By Vandana Jhangiani
Swami chidananda, international president of the divine life society, turns 91 this month. a devotee pays tribute to him
There is one Ganga that flows in Rishikesh purifying the fields and lands, gladdening the hearts of all who have the good fortune to see her. And there is another Ganga that flows in the heart of our beloved master, Swami Chidananda, International President of the Divine Life Society, who completes 91 years on September 24. This is the Ganga of compassion, of universal love and understanding, the Ganga of spiritual knowledge and wisdom.
It was at a satsang in a devotee’s home where I first had his darshan. Addressing us as “Radiant immortal souls and my beloved friends in the spirit,” he began his discourse, “You are divine, therefore your life also should be divine. Therefore, be divine 100 per cent in everything you do, everything you think and feel. Wherever you go, the whole atmosphere should become uplifted, divine.” The high ideals of his words seized my imagination, but even more inspiring was his conduct. Swamiji personally distributed prasad to everyone, from a woman in a rich silk saree to a simple maid servant, with the same devotion he would extend to an old friend.
That was the beginning of my friendship with Swamiji. There were many doubts and queries initially, but through his presence they were all answered.
I recall an occasion when he shared the stage with Dada Jashan Vaswani, head of the Sadhu Vaswani Mission. While welcoming them, the host said, “We are privileged to have two great souls together in one place.” To this, Swamiji riposted, “We are not two separate beings, we are only one light in Dada’s body and in this body.” Having been initiated by another spiritual master in my youth, I had often wondered whether following two gurus would hinder my spiritual path, but Swamiji’s through-provoking statement set my doubts to rest.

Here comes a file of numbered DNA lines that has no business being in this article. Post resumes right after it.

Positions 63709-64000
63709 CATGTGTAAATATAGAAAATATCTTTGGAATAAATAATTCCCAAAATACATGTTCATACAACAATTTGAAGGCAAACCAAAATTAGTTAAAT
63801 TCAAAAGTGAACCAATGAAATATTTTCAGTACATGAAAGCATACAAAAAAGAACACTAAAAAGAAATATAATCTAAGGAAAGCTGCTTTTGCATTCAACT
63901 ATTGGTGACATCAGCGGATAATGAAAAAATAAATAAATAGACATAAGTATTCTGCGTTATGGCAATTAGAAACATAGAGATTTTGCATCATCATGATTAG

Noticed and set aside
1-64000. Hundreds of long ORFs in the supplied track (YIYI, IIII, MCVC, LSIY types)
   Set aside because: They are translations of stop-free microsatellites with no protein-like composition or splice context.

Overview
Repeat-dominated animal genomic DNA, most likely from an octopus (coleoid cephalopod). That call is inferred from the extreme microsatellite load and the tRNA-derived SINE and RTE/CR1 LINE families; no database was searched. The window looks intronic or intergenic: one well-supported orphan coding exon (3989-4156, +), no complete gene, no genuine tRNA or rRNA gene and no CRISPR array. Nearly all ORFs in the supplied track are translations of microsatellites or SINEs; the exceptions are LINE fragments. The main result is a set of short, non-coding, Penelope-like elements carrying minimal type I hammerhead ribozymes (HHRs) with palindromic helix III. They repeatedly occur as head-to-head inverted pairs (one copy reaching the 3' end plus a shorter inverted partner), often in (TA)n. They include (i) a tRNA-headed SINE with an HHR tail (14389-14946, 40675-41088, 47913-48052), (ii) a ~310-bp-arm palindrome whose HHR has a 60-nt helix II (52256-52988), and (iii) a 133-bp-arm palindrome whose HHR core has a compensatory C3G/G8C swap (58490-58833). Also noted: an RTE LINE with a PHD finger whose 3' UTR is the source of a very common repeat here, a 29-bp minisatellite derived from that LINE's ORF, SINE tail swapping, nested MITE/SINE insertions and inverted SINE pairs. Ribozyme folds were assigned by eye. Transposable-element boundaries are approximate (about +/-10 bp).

Swami Chidananda was born in the year 1916 in the illustrious and spritually enlightened Rao family of Mangalore. He was named Sridhara by his parents, and from an early age the signs of saintliness were clear and unmistakable. When he performed aarti before the family idol of Kodandarama, everyone would stand in rapt attention, and pray along with him. If anyone were to fall ill or get hurt, Sridhara would nurse them back to health with the loving care and affection of a mother.
The loss of his loving and devout mother, Sarojini Devi, at the tender age of 10, made him deeply aware of the ephemeral nature of existence, and he became even more withdrawn and prayerful. Nevertheless, he completed his school and college education with distinction. His classmates in school and college noticed his indrawn nature and realised that he was different in his approach to life. They would very often take instruction from him, and respected him greatly.
Quite early in life, although born in a wealthy family, he shunned the pleasures of the world to devote himself to seclusion. In the matter of study it was the spiritual books which had the most appeal to him, more than college books. Even while he was at college, textbooks had to take second place to spiritual books. The works of Sri Ramakrishna, Swami Vivekananda, and Swami Sivananda, his future guru, took precedence over all others. He shared his knowledge with others, so much so that he virtually became the guru of the household and the neighbourhood, to whom he would talk of honesty, love, purity, service, and devotion to God. He would exhort them to perform japa of Rama-Nama. While still in his 20s, he began initiating youngsters into this mantra.
Swamiji was deeply influenced by the teachings of Christ while studying in Loyola college, Madras. The noble qualities of service and compassion, empathy for the suffering and downtrodden which he observed in the brothers of the Catholic institution, were already sown in his heart; and they flowered soon after. An appointment of the Royal Airforce had not the power to tempt him as his heart was set on becoming a sanyasi. Meeting saints like Ramana Maharshi and Swami Ramdas only strenghtened his resolve.
Finding his path